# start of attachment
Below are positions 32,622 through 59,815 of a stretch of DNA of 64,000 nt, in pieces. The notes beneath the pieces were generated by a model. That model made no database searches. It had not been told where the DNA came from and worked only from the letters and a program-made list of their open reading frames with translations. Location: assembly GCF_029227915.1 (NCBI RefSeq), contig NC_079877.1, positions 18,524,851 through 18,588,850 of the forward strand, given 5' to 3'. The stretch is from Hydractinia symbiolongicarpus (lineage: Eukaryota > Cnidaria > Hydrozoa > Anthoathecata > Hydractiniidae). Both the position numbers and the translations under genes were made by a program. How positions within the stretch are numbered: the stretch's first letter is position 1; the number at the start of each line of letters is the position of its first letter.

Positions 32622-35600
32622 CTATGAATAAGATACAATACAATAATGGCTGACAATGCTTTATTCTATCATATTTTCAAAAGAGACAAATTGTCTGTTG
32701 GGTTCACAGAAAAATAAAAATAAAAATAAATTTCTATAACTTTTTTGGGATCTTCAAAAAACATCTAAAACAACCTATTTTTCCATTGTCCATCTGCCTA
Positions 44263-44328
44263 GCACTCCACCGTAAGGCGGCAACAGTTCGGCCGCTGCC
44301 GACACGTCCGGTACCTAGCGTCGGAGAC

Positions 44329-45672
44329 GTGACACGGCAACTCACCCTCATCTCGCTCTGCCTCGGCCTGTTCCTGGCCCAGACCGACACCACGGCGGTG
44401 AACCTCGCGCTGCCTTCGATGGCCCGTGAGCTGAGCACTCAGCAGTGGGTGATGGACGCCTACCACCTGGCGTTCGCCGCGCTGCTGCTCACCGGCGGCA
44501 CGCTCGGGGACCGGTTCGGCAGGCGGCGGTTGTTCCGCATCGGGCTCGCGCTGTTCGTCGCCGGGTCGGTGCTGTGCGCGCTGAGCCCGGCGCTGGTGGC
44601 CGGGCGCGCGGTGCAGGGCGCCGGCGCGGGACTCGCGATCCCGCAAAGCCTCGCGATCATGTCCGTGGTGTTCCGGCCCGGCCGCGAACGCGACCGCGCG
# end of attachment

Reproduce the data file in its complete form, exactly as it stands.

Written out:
Below are positions 32,622 through 59,815 of a stretch of DNA of 64,000 nt, in pieces. The notes beneath the pieces were generated by a model. That model made no database searches. It had not been told where the DNA came from and worked only from the letters and a program-made list of their open reading frames with translations. Location: assembly GCF_029227915.1 (NCBI RefSeq), contig NC_079877.1, positions 18,524,851 through 18,588,850 of the forward strand, given 5' to 3'. The stretch is from Hydractinia symbiolongicarpus (lineage: Eukaryota > Cnidaria > Hydrozoa > Anthoathecata > Hydractiniidae). Both the position numbers and the translations under genes were made by a program. How positions within the stretch are numbered: the stretch's first letter is position 1; the number at the start of each line of letters is the position of its first letter.

Positions 32622-35600
32622 CTATGAATAAGATACAATACAATAATGGCTGACAATGCTTTATTCTATCATATTTTCAAAAGAGACAAATTGTCTGTTG
32701 GGTTCACAGAAAAATAAAAATAAAAATAAATTTCTATAACTTTTTTGGGATCTTCAAAAAACATCTAAAACAACCTATTTTTCCATTGTCCATCTGCCTA
Positions 44263-44328
44263 GCACTCCACCGTAAGGCGGCAACAGTTCGGCCGCTGCC
44301 GACACGTCCGGTACCTAGCGTCGGAGAC

Positions 44329-45672
44329 GTGACACGGCAACTCACCCTCATCTCGCTCTGCCTCGGCCTGTTCCTGGCCCAGACCGACACCACGGCGGTG
44401 AACCTCGCGCTGCCTTCGATGGCCCGTGAGCTGAGCACTCAGCAGTGGGTGATGGACGCCTACCACCTGGCGTTCGCCGCGCTGCTGCTCACCGGCGGCA
44501 CGCTCGGGGACCGGTTCGGCAGGCGGCGGTTGTTCCGCATCGGGCTCGCGCTGTTCGTCGCCGGGTCGGTGCTGTGCGCGCTGAGCCCGGCGCTGGTGGC
44601 CGGGCGCGCGGTGCAGGGCGCCGGCGCGGGACTCGCGATCCCGCAAAGCCTCGCGATCATGTCCGTGGTGTTCCGGCCCGGCCGCGAACGCGACCGCGCG